ALA announced today that it has contracted with the New Orleans Convention Center to offer wifi connectivity throughout the entire convention center for the duration of the annual conference. Wifi will be offered everywhere except the exhibit hall. The press release states:
In order to use the in-house wifi you must have a wifi-enabled device. Simply open your browser and you will be logged on to the center’s server, and you will then be free to browse just as you would in other public wifi situations. This service is provided for basic internet use like browsing and checking email. This is not meant for use with VPN or other point-to-point communications.
That should make it easier for all the bloggers to instantly post their program reports. Now, if ALA can next do something about the minuscule number of desktop computers provided to attendees at the convention center it will begin to feel like we’ve got some real technology in the house.
Two news stories in today’s Inside Higher Ed, neither of which is about academic libraries, got me thinking about ways in which our libraries are having and can have ongoing positive impacts on our faculty and students.
Let’s consider the impact our academic libraries do have on higher education. The first of the two articles reports a new National Bureau of Economic Research study titled â€œAre Elite Universities Losing Their Competitive Edge?â€. In this study three scholars examined evidence that the Internet â€” by allowing professors to work with ease with scholars across the country and not just across the quad â€” is leading to a spreading of academic talent at many more institutions than has been the case in the past. In other words, being a top researcher in one’s discipline is no longer dependent on where the scholar works as in the past. The study, which focused on finance and economics, found that in the 1970s being at a top 25 university had a direct impact on faculty research productivity. By the 1990s, owing largely the the distributive and connective power of the Internet, the top university edge had largely disappeared. There are two factors at play. The one that is more prominently discussed in the report relates to the ability of faculty at almost any institution to more easily connect and communicate with peers. The report shows that the co-authoring of authors from elite and non-elite institutions nearly doubled between the 1970s and 2004. It appears that affiliation with a top institution is no longer a key factor in achieving research productivity. I’d also like to think that the productivity of researchers at non-elite institutions has been largely impacted by the academic library’s ability to provide high quality research databases. There’s no question that in this area the technology playing field has leveled. Certainly, well resourced elite universities have more robust collections of research databases, but owing to consortia deals and statewide initiatives many more non-elite libraries have greatly increased the breadth and depth of their electronic collections. At my own small university library we can now provide our faculty electronic access to nearly 20,000 full-text journals, many scholarly in nature, something unimaginable just 10 years ago. There is more than ample anecdotal evidence that this promotes research productivity. I haven’t seen the actual NBER paper so I can’t say what is does or doesn’t report about the role of the library in promoting research productivity at non-elite institutions, but if it doesn’t say much it seems we should take it upon ourselves to conduct similar research aimed at showing how academic library electronic collections (and our added value in making them accessible and teaching others how to get the most out of them) – and not just the Internet – have contributed to the leveling of the playing field.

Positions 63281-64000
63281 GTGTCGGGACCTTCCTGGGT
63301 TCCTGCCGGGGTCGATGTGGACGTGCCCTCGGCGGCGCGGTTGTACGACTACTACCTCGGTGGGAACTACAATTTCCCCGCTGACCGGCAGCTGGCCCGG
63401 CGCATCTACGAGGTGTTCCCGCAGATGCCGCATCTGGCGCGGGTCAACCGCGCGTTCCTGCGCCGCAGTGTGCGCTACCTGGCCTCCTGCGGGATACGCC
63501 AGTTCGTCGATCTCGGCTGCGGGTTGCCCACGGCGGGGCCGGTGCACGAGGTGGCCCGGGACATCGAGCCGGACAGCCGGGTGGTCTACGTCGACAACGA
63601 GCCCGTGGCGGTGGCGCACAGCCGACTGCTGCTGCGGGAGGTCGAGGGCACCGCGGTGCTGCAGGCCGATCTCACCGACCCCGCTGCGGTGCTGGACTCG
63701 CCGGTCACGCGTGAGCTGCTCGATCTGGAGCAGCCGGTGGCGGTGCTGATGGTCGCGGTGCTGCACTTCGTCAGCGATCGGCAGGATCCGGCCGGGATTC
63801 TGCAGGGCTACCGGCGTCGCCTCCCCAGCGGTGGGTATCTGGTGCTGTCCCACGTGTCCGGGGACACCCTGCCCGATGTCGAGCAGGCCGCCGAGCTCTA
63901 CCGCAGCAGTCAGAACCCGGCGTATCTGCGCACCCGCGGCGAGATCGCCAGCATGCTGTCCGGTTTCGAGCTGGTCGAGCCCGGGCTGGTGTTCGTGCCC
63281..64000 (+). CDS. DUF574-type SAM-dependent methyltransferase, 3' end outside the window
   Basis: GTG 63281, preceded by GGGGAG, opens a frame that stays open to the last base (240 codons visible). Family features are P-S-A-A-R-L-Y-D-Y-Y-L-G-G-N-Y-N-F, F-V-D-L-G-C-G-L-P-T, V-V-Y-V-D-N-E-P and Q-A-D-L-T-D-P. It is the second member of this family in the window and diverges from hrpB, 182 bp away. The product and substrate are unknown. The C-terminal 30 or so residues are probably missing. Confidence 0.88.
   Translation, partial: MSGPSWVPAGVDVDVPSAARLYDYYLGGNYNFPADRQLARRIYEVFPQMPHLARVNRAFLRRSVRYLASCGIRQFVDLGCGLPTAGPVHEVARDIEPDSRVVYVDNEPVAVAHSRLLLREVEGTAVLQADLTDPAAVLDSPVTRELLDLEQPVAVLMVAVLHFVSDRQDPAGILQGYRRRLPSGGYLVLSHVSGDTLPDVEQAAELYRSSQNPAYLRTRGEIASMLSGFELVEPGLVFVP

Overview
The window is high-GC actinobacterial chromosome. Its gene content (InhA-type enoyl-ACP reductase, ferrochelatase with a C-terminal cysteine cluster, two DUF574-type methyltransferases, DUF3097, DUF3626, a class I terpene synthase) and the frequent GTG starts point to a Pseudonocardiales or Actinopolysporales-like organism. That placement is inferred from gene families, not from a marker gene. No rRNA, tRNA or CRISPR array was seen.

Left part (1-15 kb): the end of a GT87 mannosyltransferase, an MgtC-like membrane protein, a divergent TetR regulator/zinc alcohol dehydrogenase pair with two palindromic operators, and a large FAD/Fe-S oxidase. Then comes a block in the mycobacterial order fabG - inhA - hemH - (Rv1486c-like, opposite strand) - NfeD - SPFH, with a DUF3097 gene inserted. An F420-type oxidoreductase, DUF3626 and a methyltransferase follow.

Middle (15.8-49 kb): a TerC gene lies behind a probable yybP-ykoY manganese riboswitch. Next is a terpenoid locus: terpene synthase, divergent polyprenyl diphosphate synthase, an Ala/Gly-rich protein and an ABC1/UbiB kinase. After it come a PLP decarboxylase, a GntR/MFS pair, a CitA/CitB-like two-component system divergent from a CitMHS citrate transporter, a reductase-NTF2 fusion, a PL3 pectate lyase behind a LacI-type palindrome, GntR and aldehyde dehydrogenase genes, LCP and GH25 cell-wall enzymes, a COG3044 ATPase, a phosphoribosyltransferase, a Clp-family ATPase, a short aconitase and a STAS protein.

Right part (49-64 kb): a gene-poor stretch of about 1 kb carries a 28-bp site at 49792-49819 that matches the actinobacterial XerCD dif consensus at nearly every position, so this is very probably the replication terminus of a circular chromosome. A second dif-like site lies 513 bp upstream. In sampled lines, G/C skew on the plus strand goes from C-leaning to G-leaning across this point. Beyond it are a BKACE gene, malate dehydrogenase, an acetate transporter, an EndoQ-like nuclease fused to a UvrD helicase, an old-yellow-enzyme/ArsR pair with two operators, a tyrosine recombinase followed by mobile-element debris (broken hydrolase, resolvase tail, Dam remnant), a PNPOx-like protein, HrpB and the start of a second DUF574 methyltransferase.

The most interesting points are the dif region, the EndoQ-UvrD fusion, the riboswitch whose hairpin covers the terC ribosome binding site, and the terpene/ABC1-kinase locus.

The other story reports on the outcome of administrative hearings into the â€œrampant and flagrant plagiarismâ€ by graduate students at Ohio University’s mechanical engineering department. According to the Inside Higher Ed report an internal investigation concluded that three faculty members either â€œfailed to monitorâ€ their adviseesâ€™ writing or â€œbasically supported academic fraudulenceâ€ by ignoring the dishonesty. The report by the two-person review team called for the dismissal of two professors, and university officials said they would bring in a national expert on plagiarism to advise them. I question if national experts are needed when Ohio University’s academic librarians could collaborate with the faculty in this and other departments to develop mechanisms to prevent and/or detect student plagiarism. As some commenters to this story will no doubt ask, why are the faculty members being punished when the students are the ones who committed the crime. Since it appears the plagiarism in this department was significant, long term and deeply embedded in the student culture, perhaps “here’s how to prevent plagiarism” workshops by librarians would be challenged to provide a solution. Still, how many of the students didn’t know how to properly use material from prior dissertations, how to paraphrase, properly cite other’s work or lacked the skills that librarians can teach that would have helped to prevent accidental or intentional plagiarism? The awareness and skills that both students and faculty need to help prevent plagiarism are found within the academic library (often taught in collaboration with our teaching and learning center colleagues). This seems like an area where we can do more to make a difference in preventing future plagiarism scandals like this one.